On State of Charge Estimation Accuracy for Battery Cells Connected in Series

Open Access
Safi, Jariullah
Graduate Program:
Mechanical Engineering
Master of Science
Document Type:
Master Thesis
Date of Defense:
March 30, 2015
Committee Members:
  • Hosam Kadry Fathy, Thesis Advisor
  • Sean N Brennan, Thesis Advisor
  • batteries
  • extended kalman filter
  • fisher information
  • cramer rao lower bound
  • bias
  • collective
  • estimation
  • state of charge
  • SOC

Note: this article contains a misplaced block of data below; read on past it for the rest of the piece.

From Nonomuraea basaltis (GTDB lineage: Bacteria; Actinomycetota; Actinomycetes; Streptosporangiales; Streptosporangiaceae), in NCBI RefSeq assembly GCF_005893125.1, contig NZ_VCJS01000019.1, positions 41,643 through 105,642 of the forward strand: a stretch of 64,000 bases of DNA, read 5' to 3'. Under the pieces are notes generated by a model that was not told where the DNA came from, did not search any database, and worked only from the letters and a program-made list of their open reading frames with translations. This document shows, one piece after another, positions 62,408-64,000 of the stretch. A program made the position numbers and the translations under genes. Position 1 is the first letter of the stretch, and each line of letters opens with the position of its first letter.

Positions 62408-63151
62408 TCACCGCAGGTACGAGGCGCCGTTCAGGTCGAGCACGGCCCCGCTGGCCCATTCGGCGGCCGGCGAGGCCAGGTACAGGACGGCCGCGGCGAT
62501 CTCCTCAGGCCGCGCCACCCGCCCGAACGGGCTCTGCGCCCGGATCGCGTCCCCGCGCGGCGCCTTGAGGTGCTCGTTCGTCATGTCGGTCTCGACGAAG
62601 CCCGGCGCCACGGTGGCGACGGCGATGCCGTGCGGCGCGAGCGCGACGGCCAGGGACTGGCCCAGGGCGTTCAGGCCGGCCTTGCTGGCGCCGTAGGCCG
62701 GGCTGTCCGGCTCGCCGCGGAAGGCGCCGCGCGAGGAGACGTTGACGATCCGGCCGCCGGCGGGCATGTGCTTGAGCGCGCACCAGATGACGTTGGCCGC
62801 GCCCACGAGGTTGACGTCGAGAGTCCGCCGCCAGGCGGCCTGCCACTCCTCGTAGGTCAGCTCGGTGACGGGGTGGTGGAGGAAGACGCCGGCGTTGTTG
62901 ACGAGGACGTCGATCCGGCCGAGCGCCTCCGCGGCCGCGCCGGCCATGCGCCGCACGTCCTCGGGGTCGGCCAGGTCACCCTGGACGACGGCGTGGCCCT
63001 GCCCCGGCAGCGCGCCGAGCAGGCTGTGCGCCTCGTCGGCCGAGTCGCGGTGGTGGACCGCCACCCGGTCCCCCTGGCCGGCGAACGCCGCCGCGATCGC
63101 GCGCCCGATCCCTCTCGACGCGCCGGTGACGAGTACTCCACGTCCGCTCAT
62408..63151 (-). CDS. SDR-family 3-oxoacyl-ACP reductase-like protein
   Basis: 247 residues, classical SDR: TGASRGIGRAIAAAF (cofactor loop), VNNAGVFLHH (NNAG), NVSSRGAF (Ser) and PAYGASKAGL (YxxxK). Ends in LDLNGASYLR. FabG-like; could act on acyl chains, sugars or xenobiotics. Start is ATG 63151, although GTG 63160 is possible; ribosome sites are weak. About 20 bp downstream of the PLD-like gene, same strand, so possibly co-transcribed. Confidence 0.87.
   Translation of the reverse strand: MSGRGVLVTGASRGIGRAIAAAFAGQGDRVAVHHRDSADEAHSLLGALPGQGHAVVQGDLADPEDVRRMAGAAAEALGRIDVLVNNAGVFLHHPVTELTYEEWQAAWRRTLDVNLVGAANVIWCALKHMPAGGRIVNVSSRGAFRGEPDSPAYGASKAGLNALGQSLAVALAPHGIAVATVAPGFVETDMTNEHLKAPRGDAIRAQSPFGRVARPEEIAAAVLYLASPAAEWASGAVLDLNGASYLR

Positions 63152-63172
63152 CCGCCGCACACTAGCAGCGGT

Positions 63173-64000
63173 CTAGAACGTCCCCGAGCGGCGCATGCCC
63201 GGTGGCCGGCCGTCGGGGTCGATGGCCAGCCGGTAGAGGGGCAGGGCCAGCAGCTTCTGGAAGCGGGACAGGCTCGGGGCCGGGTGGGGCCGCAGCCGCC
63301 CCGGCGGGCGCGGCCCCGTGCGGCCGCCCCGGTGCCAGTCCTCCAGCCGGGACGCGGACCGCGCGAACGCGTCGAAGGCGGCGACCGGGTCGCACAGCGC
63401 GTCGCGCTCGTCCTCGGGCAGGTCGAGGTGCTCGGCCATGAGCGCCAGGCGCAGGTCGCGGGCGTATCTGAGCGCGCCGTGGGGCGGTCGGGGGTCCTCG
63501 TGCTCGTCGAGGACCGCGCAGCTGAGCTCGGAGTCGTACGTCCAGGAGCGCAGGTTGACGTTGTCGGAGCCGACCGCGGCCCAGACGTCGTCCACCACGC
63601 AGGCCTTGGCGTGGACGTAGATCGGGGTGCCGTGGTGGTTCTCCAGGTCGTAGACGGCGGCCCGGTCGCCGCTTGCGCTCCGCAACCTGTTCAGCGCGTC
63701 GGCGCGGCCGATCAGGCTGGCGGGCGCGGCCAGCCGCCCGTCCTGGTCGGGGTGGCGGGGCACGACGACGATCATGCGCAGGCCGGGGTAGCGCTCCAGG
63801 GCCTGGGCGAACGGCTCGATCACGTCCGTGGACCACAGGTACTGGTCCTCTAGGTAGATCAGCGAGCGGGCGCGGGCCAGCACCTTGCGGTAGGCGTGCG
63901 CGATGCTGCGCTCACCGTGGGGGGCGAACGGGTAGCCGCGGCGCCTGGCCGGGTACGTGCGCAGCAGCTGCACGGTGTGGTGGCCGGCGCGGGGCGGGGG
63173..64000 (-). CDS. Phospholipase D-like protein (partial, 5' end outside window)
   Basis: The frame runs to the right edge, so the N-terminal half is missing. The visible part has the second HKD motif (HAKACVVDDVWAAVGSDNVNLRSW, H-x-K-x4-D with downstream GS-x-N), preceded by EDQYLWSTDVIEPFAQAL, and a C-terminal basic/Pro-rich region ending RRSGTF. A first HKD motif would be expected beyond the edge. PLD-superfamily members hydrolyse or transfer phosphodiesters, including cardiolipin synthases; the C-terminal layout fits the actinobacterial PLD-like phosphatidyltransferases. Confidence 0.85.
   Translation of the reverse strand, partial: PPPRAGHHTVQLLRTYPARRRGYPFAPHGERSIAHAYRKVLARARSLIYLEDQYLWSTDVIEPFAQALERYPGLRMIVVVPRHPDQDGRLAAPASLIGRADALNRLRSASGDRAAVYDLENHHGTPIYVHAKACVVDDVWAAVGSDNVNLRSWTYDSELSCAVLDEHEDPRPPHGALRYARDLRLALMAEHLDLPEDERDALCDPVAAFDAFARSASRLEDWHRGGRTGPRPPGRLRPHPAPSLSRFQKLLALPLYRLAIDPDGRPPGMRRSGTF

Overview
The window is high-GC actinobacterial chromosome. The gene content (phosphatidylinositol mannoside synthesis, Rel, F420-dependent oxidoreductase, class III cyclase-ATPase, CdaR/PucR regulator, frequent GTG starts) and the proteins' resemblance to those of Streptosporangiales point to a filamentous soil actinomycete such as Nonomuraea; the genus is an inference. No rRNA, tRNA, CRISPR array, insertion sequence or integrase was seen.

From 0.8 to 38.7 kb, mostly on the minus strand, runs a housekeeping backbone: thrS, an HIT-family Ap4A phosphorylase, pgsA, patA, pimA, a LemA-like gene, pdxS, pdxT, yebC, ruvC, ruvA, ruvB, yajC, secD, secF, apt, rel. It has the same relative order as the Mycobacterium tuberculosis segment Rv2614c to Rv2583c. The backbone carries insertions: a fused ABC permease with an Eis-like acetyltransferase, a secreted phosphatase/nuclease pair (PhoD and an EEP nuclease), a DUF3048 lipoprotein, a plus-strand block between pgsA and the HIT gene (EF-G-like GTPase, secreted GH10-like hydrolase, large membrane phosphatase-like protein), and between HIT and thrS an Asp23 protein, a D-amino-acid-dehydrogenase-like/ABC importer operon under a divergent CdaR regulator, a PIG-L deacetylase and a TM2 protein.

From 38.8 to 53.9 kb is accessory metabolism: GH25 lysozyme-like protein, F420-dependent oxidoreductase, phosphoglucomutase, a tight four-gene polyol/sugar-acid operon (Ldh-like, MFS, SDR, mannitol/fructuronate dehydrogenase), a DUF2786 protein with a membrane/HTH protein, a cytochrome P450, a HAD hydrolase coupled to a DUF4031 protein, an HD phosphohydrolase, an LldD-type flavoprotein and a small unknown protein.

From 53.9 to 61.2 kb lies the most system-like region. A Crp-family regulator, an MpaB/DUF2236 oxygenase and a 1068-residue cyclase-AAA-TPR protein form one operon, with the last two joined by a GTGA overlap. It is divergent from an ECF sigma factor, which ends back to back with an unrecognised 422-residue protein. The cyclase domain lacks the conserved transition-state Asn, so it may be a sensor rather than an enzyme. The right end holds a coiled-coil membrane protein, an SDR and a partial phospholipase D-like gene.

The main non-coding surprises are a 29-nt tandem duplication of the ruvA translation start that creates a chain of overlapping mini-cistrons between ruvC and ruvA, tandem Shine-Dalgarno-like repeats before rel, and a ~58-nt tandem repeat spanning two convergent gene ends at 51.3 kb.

This thesis studies the joint estimation of state of charge (SOC) and current sensor bias in a series string of battery cells. Specifically we present - for the first time - a rigorous analysis of the benefits of estimating the SOC of multiple cells in a series string together along with supporting simulation evidence and discuss the role and benefits of SOC heterogeneity in a string of identical cells. While our approach applies generally to most battery chemistries, this thesis focuses on Lithium-Ion cells. We show through derivation of a Fisher information (FI) matrix using a linear first order integrator model of a cell that estimate variance decreases as a larger number of series connected cells is modeled together. The same derivation concludes that the presence of cells with a higher open-circuit voltage vs SOC slope can improve estimate variance even in small strings. We then test the results of the derivation in simulation for both an initial condition estimation problem and a state estimation problem representative of online estimation in battery management systems. This process introduces a modified dual polarization type equivalent circuit model of Lithium Ion batteries. This model maps a combination of the diffusion states and the state of charge to the output voltage: a nuance inspired by the output equation of a physics-based battery model. A discussion of model identification and the design of an extended Kalman filter (EKF) for a string composed of an arbitrary number of cells follows. For these purposes the initial conditions of all cells are unknown and the string current measurement is assumed to be biased. We then study the performance of the filter as a function of the number of modeled cells, the voltage vs SOC slope of individual cells (achieved by using different initial conditions for some cells), and the statistics of the current sensor. Monte Carlo simulations against a high fidelity physics based model of a Lithium-Iron-Phosphate string of cells show that increasing the number of modeled cells and heterogeneity in cell initial conditions can improve estimator performance in the presence of current noise: a result that extends earlier analyses of the impact of current bias. The thesis concludes with a discussion of the results as well as some pack design recommendations.